Time Out in Education

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Christopher T. Cross and Milt Goldberg (these are major movers) offer an interesting article about time and schools worthy of reading for anyone addressing school performance.

Their premise is that time is a resource that we haven’t figure out how to use efficiently (is that redundant?) in education. “Learning is a prisoner of time.”

While Cross and Goldberg sometimes use circular logic, their examples alone seem worth considering. For example:

Despite the obsession with time, little attention is paid to how it is used: In forty-two states, only 41 percent of secondary school time must be spent on core academic subjects.

…the new fiction that it is reasonable to expect world-class academic performance from our students within the time-bound system that is already failing them.

I like this statement by William T. Harris, 1894 US Commissioner of Education: The boy of today must attend school 11.1 years in order to receive as much instruction, quantitatively, as the boy of 50 years ago received in 8 years… That point could be made today.

Cross and Goldberg basically argue that to meet global standards for living competitively in the 21st century, information learned by students must become the new standard (independent variable) and time to meet that standard must be flexible (a dependent variable).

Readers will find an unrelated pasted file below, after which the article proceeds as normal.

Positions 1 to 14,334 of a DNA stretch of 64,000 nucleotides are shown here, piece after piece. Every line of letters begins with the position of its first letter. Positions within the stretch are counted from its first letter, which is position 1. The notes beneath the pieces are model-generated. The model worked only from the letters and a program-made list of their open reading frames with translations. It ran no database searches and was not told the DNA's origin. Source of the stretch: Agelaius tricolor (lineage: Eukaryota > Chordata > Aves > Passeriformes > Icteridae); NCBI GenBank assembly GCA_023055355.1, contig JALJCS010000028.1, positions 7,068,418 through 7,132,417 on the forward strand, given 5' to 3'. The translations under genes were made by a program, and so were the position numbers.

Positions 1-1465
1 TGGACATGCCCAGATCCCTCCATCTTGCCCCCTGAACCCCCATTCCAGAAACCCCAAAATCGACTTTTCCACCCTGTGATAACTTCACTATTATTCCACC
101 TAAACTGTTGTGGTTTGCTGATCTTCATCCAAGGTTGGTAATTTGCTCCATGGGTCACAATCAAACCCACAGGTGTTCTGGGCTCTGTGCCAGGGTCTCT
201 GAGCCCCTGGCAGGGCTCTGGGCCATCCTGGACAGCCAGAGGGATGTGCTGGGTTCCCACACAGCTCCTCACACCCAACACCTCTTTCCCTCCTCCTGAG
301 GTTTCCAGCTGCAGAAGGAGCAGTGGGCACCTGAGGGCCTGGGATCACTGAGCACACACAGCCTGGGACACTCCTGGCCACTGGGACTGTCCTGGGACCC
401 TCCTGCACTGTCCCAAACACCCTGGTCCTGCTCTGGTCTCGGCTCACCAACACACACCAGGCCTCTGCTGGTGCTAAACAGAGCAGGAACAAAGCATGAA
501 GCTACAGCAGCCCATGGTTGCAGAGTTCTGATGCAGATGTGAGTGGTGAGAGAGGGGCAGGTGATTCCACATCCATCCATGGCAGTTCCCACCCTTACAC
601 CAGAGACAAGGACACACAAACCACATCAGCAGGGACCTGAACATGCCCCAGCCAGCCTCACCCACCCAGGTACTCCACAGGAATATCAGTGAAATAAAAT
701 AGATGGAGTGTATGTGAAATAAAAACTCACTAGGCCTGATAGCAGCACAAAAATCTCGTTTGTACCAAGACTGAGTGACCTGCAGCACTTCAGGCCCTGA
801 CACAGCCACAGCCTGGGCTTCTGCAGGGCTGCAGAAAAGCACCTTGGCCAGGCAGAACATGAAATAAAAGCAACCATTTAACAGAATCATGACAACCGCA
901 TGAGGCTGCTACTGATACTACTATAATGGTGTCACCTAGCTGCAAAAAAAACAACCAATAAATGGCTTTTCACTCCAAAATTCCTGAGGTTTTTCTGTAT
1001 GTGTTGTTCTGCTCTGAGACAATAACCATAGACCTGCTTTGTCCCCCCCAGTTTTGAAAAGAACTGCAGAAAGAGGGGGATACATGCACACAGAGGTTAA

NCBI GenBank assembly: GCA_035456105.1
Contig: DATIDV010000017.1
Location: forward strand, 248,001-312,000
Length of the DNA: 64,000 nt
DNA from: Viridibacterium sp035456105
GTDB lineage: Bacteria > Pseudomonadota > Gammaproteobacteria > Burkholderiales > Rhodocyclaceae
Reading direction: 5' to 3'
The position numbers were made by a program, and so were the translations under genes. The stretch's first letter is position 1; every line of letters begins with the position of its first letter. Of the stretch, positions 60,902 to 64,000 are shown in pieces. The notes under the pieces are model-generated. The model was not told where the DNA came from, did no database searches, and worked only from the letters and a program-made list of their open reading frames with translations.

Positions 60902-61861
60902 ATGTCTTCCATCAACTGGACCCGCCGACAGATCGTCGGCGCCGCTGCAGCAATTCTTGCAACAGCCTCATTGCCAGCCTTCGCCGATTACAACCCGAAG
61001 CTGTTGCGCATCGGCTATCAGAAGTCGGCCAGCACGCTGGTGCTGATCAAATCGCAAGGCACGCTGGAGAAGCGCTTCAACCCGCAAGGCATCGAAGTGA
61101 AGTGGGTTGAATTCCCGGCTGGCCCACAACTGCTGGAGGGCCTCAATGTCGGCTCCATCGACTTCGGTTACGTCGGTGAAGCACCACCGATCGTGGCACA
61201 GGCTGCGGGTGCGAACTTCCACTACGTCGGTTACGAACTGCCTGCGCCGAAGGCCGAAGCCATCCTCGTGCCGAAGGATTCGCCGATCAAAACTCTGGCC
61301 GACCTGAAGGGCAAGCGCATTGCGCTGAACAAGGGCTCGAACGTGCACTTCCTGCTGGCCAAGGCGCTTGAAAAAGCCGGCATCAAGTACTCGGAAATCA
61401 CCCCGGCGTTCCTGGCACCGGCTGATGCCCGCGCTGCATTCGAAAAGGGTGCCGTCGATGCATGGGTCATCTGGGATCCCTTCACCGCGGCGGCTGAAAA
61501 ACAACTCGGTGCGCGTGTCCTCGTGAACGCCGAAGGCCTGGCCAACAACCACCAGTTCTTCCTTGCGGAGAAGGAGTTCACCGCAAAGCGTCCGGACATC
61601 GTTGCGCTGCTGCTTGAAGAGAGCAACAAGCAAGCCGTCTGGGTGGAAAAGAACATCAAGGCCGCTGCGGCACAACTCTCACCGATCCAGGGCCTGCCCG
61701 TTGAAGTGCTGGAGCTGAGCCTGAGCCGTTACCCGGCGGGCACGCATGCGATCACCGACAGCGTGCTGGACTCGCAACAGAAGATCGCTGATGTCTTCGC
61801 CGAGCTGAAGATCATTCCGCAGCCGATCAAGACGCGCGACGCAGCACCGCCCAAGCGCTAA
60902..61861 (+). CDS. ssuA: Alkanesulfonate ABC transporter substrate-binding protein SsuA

The shift to making learning the independent variable makes sense. Using electronic tools today, such as Tablet PCs, to increase individualized learning efficiency and effectiveness seems a step available today to meet that objective today without changing school clock times, yet. So would more direct instruction and direct learning software.

Thanks Tim Stahmer for pointing me to the article. Keep up your good work. And thanks Edutopia for publishing the article.

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Robert Heiny
Robert W. Heiny, Ph.D. is a retired professor, social scientist, and business partner with previous academic appointments as a public school classroom teacher, senior faculty, or senior research member, and administrator. Appointments included at University of North Carolina at Chapel Hill, Peabody College and the Kennedy Center now of Vanderbilt University; and Brandeis University. Dr. Heiny also served as Director of the Montana Center on Disabilities. His peer reviewed contributions to education include publication in [I]The Encyclopedia of Education [/I](1971), and in professional journals and conferences. He served s an expert reviewer of proposals to USOE, and on a team that wrote plans for 12 state-wide and multistate special education and preschools programs. He currently writes user guides for educators and learners as well as columns for [I]TuxReports[/I].com.